As much as I dig his takes and tales of Poe from the ‘60s, my favorite era of Roger Corman is the New World years: you know, pulpy pictures like Death Race 2000 (1975) and Humanoids from the Deep (1980). At the turn of the ‘80s he decided to cash in on the Star Wars and Alien craze with Battle Beyond the Stars (’80) and Galaxy of Terror (’81). His follow up to that last one, Forbidden World (1982), carries on the low-minded tradition of boobs and bloodshed in glorious, goofy fashion.

Made for around a million dollars and released in early May, Forbidden World (AKA Mutant), received mostly poor notices as it made the rounds of the drive-in circuit, but became a staple on home video for those looking for cheap thrills as only Corman could provide; which is to say, with confidence, competence, and a twisted sensibility.

Our film opens in outer space (duh), as corporate fixer/loverboy/Han Solo proxy Mike Colby (Jesse Vint – Bug) is dreaming in his hyper sleep of events that haven’t yet happened in the film; quick cuts show death, mayhem, and nakedness like a coke-fueled New World trailer. He’s awoken by his android sidekick (Corman loved these) Sam (Don Olivera) as a) their ship is under attack, and b) they’ve received a distress signal from the planet Xarbia, a research center. After Mike and Sam evade footage from Battle Beyond the Stars, they land on Xarbia and check in with the crew: Dr. Barbara Glaser (June Chadwick – This is Spinal Tap), Dr. Gordon Hauser (Linden Chiles – Eye of the Cat), Tracy Baxter (Dawn Dunlap – Barbarian Queen), gratuitous crazy scientist Dr. Cal Timbergen (Fox Harris – Repo Man), and a few other people placed as alien fodder/red shirts, if you will.

The problem with Xarbia is their little lab creation, Subject 20, has gotten too big for its britches and has started killing off the crew. (I mean, if you’re trying to whip up a solution for galactic hunger you should expect some ironic blowback, right?) It’s up to Mike and Sam to help thwart Audrey 3.0 before the whole cast is turned into extraterrestrial trail mix…

Coming in at a brisk 77 minutes, Forbidden World has no time for such silly motifs as character development and plot; Mike and Sam arrive, people start dying. That’s it, that’s the tweet, as the kids say. Sure there’s lots of chat about chromosomes and morph this and morph that, but it’s really just shoddy plywood in between the gooey creature effects supplied by a young John Carl Buechler (Hatchet), a steamy sex scene for Mike and Dr. Glaser, and a literal steam between our female characters. Like I said, it’s 77 minutes – what do you want, a dining room scene? (Er, actually it has one of those too.)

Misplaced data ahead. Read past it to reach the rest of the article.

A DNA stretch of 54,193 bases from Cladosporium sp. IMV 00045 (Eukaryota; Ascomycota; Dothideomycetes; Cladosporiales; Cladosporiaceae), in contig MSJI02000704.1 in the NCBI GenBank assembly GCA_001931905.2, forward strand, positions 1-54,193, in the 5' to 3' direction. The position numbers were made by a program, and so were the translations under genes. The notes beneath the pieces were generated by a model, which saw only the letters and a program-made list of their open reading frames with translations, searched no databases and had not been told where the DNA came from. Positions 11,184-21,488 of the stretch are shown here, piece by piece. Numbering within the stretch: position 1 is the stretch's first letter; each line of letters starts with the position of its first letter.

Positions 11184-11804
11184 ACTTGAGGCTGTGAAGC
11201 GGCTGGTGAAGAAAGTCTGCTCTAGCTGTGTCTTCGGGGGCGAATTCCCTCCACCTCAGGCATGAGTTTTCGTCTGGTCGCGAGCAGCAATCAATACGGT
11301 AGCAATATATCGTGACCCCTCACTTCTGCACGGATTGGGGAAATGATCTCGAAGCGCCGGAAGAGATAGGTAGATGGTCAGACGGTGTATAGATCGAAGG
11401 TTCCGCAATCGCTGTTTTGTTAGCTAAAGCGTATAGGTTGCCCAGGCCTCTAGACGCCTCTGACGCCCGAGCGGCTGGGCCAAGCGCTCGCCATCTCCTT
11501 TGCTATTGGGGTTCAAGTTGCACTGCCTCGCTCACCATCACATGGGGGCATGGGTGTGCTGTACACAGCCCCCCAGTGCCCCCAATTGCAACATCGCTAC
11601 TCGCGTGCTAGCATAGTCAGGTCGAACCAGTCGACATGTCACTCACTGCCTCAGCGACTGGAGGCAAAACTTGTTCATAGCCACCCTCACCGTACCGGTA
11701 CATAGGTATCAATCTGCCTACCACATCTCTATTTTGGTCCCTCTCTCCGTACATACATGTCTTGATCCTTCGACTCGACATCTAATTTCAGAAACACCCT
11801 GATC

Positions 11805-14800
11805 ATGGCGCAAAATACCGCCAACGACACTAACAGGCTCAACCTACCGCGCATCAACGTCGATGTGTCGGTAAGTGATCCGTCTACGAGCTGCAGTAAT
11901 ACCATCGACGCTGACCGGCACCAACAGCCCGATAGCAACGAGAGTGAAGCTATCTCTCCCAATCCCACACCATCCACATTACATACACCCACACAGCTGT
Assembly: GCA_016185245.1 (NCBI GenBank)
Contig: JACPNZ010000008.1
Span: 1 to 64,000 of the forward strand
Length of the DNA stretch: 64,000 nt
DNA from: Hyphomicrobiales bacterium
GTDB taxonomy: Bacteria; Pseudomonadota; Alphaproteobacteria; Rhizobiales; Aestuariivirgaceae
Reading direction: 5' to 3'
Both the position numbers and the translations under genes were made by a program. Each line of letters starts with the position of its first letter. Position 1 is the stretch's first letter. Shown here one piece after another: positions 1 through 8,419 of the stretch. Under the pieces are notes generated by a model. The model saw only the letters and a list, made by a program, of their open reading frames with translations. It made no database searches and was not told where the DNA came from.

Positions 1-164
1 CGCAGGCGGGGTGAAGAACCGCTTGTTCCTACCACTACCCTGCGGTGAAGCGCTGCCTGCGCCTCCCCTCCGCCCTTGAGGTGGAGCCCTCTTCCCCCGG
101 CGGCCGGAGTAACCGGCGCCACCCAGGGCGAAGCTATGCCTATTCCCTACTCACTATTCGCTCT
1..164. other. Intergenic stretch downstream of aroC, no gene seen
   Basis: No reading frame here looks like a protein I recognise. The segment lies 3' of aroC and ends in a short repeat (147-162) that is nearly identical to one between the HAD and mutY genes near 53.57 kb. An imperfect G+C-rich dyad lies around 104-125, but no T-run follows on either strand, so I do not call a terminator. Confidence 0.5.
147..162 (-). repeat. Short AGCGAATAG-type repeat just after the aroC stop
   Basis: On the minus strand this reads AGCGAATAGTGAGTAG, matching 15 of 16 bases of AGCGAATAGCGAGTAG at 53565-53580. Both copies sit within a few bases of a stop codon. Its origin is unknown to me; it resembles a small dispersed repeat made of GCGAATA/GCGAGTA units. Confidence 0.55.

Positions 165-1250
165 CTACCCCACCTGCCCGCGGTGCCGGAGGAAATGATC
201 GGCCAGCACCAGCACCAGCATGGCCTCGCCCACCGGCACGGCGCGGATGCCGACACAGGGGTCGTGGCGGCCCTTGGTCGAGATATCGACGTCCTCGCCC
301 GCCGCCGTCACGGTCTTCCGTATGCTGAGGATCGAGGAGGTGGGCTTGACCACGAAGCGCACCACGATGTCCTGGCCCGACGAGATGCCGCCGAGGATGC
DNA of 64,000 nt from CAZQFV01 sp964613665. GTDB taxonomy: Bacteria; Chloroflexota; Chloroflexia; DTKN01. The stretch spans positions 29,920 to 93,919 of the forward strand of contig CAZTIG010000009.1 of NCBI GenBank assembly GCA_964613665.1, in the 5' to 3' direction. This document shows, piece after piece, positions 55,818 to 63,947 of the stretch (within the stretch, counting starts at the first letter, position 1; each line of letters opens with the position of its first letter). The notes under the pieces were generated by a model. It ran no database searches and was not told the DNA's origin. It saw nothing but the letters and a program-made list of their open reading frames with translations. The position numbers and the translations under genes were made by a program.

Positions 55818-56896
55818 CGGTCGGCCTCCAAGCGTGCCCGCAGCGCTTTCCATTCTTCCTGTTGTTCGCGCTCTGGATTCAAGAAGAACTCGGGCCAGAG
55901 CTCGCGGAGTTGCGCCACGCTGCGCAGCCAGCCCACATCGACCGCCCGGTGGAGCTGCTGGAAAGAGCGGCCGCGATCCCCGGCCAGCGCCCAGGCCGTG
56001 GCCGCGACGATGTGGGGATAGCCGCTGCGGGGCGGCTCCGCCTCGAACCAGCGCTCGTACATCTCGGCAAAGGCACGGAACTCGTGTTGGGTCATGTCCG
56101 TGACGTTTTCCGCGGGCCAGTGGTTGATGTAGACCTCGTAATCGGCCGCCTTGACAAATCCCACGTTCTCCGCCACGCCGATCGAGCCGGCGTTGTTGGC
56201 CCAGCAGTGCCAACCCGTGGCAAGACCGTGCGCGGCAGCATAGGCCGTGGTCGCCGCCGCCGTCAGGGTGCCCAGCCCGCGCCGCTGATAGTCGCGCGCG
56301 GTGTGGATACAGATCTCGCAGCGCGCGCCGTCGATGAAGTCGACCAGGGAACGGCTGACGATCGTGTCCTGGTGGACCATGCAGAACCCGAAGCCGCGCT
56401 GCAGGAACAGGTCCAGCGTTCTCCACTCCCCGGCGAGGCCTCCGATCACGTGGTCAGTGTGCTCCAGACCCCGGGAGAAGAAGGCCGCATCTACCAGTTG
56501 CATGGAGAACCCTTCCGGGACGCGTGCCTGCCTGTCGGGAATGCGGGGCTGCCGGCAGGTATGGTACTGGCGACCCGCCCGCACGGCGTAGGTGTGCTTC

Yes, the shadow of Alien looms large over the sets of Forbidden World, as did its precursor Galaxy of Terror; except unlike Galaxy and its heady trips into weird ville and dime store philosophizing, Forbidden has no pretense towards being about anything. It’s the Cliff Notes version of Alien without female empowerment and corporate paranoia. Not that the King of the B’s doesn’t like women; it’s just that in his films he prefers most of them naked, or at least partially so. The other prevalent feature is of course the splatter, and Buechler and company’s work is indeed exemplary; for here there be crotch impalements, lab slab meltdowns, and other sundry delights. It gets messy, is what I’m saying.

Director Allan Holzman has long since left the soda-caked marquee of Corman Town behind, carving himself a nice career as a documentary filmmaker and editor, even snagging a couple of Emmys in the process. But he started as a cutter for Corman, editing the likes of Candy Stripe Nurses (’74), Crazy Mama (’75), and Battle Beyond the Stars (’80) before he was thrown some money for this and given a ridiculous turnaround to shoot and edit a feature with preexisting sets. And this thing is edited within an inch of its life; but that may have to do more with Corman going back in and removing the humor that Holzman and screenwriter Tim Curnen (Ghost Warrior) had put in. (Don’t worry, there’s other cuts available.) Regardless of Corman’s extra trims, Forbidden is still very amusing; the characters are mostly idiots saying silly things, and Subject 20 does not compare favorably terror-wise to our beloved xenomorph.

Having said that, Holzman manages to wring a few genuine moments of suspense from the proceedings even with James Cameron’s leftover Whopper box-lined sets practically daring him to; there is something to be said for the timing of a good editor.

As for the cast, they give it their all, with Harris’ loopy doc coming out of the wash with the best fit; when words fail, mug, and the best thesps here reach the appropriate wavelength.

Knock-offs really are the sincerest form of flattery. Sure, it may have been conjured with dollar signs in mind, but Forbidden World distills a thoughtful and terrifying classic through the goofy and lascivious mind of a 14 year old, and comes out the other side not purer, but certainly clear and in line with The Corman Manifesto: Borrow from the best, always leave them smiling, and display breasts every 11.5 minutes. There are much worse creeds to cling to.

Forbidden World is available on Blu-ray from Scream Factory.

NSFW trailer:

Next: Drive-In Dust Offs: THIRST (1979)
  • Scott Drebit
    About the Author - Scott Drebit

    Scott Drebit lives and works in Calgary, Alberta, Canada. He is happily married (back off ladies) with 2 grown kids. He has had a life-long, torrid, love affair with Horror films. He grew up watching Horror on VHS, and still tries to rewind his Blu-rays. Some of his favourite horror films include Phantasm, Alien, Burnt Offerings, Phantasm, Zombie, Halloween, and Black Christmas. Oh, and Phantasm.